On April 16, I stand corralled into a velvet rope pen with other sunburned tourists, a class of middle school students all wearing orange shirts, and my two friends. In the rotunda of the National Archives Building, the light is dim. Best to see through the thick glass at the Charters of Freedom: The Declaration of Independence, the Constitution of the United States, the Bill of Rights.
I try my patience and wade among the crowd. The elegant script of our nation’s first important documents looks more like scribbling to my twenty-first-century eye, and the sheets of parchment on which the script is written are ostentatiously enormous. Four times the size that I had imagined.
For some unsettling reason, I think that if the Constitution were smaller, it’d seem more genuine.
My friends and I stick around as three more velvet-rope-corralled groups wade in and out. The crowd thickens and thins like a rip tide. The pattern does not change, and I wonder if the security personnel ever get tired of it.
Step back, please.
I’m serious. Don’t touch the glass.
Put your phone away.
Doesn’t our nation’s history operate the same way? Don’t we follow the same, tired patterns? Don’t we make the same mistakes? Don’t we demand and declare freedom over and over again? Don’t we fight the ignorance? The injustices that have somehow become the norms and staus quos of our society? Don’t we constantly tell each other what is right? What is wrong? And is it ever enough?
Not far from the documents declaring and protecting freedom, there’s another room recognizing the struggles of the Civil Rights Movement fifty years ago. A television plays an interview with Martin Luther King Jr. on repeat. Glass cases house letters written to state representatives, to friends, to family. I look at the dates, and I realize that the number fifty seems much farther away than 1964 actually is.
And I wonder if that exhibit is there as a tribute.
Or a warning that we have a long way to go.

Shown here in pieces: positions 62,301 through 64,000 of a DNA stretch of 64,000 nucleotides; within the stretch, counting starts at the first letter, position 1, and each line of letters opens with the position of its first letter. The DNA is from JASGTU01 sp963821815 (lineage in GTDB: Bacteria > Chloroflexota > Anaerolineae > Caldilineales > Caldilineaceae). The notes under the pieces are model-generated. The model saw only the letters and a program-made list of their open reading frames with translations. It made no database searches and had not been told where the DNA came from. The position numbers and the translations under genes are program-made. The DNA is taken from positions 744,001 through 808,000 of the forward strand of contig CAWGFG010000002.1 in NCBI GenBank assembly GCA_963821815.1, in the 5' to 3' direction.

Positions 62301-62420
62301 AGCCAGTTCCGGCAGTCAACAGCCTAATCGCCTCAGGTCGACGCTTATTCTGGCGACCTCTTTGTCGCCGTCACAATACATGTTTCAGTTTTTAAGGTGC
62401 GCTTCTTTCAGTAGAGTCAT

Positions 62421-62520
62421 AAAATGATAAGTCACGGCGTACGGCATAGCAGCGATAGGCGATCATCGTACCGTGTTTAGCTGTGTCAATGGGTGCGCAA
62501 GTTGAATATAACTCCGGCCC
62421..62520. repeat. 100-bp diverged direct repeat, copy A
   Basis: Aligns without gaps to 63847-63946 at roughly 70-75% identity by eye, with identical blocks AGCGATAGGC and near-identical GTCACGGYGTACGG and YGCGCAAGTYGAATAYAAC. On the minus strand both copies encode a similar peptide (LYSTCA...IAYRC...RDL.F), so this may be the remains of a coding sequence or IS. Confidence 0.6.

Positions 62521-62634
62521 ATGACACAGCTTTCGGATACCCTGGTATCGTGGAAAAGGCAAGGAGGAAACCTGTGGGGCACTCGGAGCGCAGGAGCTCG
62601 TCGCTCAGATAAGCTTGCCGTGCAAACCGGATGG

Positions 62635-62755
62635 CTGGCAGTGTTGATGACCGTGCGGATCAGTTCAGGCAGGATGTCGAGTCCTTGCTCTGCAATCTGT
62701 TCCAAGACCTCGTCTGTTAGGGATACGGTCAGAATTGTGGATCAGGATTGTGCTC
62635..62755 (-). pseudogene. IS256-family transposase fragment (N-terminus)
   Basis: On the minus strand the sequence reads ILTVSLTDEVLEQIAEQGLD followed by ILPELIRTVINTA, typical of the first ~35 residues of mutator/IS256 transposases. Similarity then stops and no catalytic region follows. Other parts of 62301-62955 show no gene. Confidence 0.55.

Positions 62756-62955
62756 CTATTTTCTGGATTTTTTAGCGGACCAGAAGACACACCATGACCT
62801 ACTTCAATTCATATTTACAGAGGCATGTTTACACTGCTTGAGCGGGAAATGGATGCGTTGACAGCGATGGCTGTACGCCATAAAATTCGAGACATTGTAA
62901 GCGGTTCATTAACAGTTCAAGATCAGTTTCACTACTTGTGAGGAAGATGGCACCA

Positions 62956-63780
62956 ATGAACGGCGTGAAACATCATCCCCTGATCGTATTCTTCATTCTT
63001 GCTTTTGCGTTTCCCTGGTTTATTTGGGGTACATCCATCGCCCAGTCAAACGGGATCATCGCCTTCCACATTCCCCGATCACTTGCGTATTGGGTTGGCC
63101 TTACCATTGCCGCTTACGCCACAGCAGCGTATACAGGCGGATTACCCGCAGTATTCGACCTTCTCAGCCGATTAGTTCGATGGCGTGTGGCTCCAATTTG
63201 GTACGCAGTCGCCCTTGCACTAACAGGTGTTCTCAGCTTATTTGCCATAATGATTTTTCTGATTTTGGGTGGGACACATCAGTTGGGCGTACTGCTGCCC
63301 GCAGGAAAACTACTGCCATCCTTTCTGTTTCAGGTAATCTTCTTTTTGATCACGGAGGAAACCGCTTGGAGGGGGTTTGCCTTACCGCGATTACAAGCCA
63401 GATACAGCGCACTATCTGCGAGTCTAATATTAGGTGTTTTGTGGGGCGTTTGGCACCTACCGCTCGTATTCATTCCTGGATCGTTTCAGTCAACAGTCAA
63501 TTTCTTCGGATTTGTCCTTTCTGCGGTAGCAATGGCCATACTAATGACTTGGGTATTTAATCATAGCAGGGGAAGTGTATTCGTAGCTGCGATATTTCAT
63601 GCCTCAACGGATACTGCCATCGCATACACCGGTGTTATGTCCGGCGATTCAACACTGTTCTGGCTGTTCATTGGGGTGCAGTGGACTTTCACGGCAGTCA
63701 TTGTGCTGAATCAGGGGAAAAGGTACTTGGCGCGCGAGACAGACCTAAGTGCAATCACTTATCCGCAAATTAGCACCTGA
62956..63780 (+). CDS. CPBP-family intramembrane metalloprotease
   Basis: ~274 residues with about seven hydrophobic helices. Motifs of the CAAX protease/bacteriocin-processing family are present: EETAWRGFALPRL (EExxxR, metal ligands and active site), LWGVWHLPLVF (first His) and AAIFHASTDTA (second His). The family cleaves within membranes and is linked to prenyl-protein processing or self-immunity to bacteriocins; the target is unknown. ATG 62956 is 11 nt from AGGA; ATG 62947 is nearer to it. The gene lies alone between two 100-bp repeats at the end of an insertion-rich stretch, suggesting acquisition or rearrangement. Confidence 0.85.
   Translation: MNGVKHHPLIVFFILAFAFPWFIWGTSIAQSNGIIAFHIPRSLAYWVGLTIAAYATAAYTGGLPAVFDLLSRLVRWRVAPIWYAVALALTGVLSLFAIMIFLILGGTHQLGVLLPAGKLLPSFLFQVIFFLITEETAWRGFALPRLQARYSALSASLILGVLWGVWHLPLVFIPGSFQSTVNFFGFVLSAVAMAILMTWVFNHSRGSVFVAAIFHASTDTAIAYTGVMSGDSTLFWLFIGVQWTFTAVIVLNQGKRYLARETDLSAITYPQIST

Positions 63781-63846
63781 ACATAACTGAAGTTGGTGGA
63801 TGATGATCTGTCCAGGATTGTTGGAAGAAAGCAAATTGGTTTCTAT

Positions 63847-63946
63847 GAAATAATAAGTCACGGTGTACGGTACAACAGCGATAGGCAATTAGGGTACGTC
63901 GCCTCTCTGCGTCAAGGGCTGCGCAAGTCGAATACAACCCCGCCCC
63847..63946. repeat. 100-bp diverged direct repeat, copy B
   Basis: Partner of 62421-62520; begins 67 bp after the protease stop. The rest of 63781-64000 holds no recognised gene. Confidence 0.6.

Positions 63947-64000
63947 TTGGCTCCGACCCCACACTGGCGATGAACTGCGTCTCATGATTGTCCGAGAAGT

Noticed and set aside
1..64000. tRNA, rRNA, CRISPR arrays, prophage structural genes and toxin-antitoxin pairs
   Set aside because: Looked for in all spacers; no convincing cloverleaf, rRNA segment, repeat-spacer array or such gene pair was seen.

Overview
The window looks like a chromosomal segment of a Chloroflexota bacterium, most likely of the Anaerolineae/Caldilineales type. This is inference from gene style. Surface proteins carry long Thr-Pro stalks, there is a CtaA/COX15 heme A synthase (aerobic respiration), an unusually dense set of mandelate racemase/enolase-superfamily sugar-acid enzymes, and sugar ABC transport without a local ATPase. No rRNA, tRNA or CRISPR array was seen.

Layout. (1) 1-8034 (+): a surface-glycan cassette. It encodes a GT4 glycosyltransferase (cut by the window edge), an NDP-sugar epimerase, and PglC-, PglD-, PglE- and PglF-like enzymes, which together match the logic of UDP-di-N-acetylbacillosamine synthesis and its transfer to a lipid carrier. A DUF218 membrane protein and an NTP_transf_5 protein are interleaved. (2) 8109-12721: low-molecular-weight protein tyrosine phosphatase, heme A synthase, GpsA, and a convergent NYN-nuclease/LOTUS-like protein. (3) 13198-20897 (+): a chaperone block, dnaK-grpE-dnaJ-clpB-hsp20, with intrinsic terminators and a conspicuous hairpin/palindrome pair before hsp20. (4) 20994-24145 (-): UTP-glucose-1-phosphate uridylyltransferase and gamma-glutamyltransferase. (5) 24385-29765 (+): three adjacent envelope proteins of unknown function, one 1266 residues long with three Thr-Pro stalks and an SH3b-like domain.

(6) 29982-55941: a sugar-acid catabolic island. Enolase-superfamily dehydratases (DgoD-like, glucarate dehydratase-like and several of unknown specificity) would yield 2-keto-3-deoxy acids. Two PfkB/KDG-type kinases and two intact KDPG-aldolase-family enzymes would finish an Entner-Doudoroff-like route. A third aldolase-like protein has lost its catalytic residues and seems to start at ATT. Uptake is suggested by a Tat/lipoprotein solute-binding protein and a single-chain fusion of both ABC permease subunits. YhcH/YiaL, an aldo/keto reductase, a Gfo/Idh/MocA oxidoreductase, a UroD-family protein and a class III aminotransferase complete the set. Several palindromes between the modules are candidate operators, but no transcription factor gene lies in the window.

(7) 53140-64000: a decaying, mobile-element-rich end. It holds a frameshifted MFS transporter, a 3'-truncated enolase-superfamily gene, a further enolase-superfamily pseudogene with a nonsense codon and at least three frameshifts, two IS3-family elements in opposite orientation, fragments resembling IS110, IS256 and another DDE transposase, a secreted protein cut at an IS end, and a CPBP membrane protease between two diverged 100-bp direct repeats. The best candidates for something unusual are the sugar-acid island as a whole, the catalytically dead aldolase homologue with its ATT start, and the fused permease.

I wonder if the Civil Rights exhibit is meant to remember Selma and the Birmingham Church and Rosa Parks and Martin Luther King Jr. and all the lives given and lost with only a few lines in an obituary and a quiet funeral.
Or if it’s there to inspire in our minds thoughts of Freddie Gray and Michael Brown and Trayvon Martin and all the names that will never find a prominent spot in the headlines.
Twelve years of public school history class behind me, and I never quite understood why my teachers made us bring in newspaper clippings each week. Now, newspaper clippings are more often screenshots or articles printed alongside advertisements on sheets of paper, eight by eleven inches. Sheets of paper that are every bit a part of history as parchment from the eighteenth century.
We study history, my teachers always told me, so we don’t make the same mistakes.
But years and years go by, and the stories from history seem recycled: different characters, sometimes different conflicts, but always the same plot.
And I know that writing these words doesn’t go far enough. That at the end of each sentence is just that: an end. Sometimes words are just words. But sometimes bells keep sounding long after the last stroke, so I leave you with words much more powerful than my own:
not an elegy for Mike Brown
I am sick of writing this poem
but bring the boy. his new name
his same old body. ordinary, black
dead thing. bring him & we will mourn
until we forget what we are mourning
& isn’t that what being black is about?
not the joy of it, but the feeling
you get when you are looking
at your child, turn your head,
then, poof, no more child.
that feeling. that’s black.
think: once, a white girl
was kidnapped & that’s the Trojan war.
later, up the block, Troy got shot
& that was Tuesday. are we not worthy
of a city of ash? of 1000 ships
launched because we are missed?
always, something deserves to be burned.
it’s never the right thing now a days.
I demand a war to bring the dead boy back
no matter what his name is this time.
I at least demand a song. a song will do just fine.
look at what the lord has made.
above Missouri, sweet smoke.
Cassie Westrate (’14) graduated with a double major in writing and international development studies. She currently lives in West Michigan, where she works as a writer, hangs out with her pet bird, and fights crime by night. Just kidding about the crime.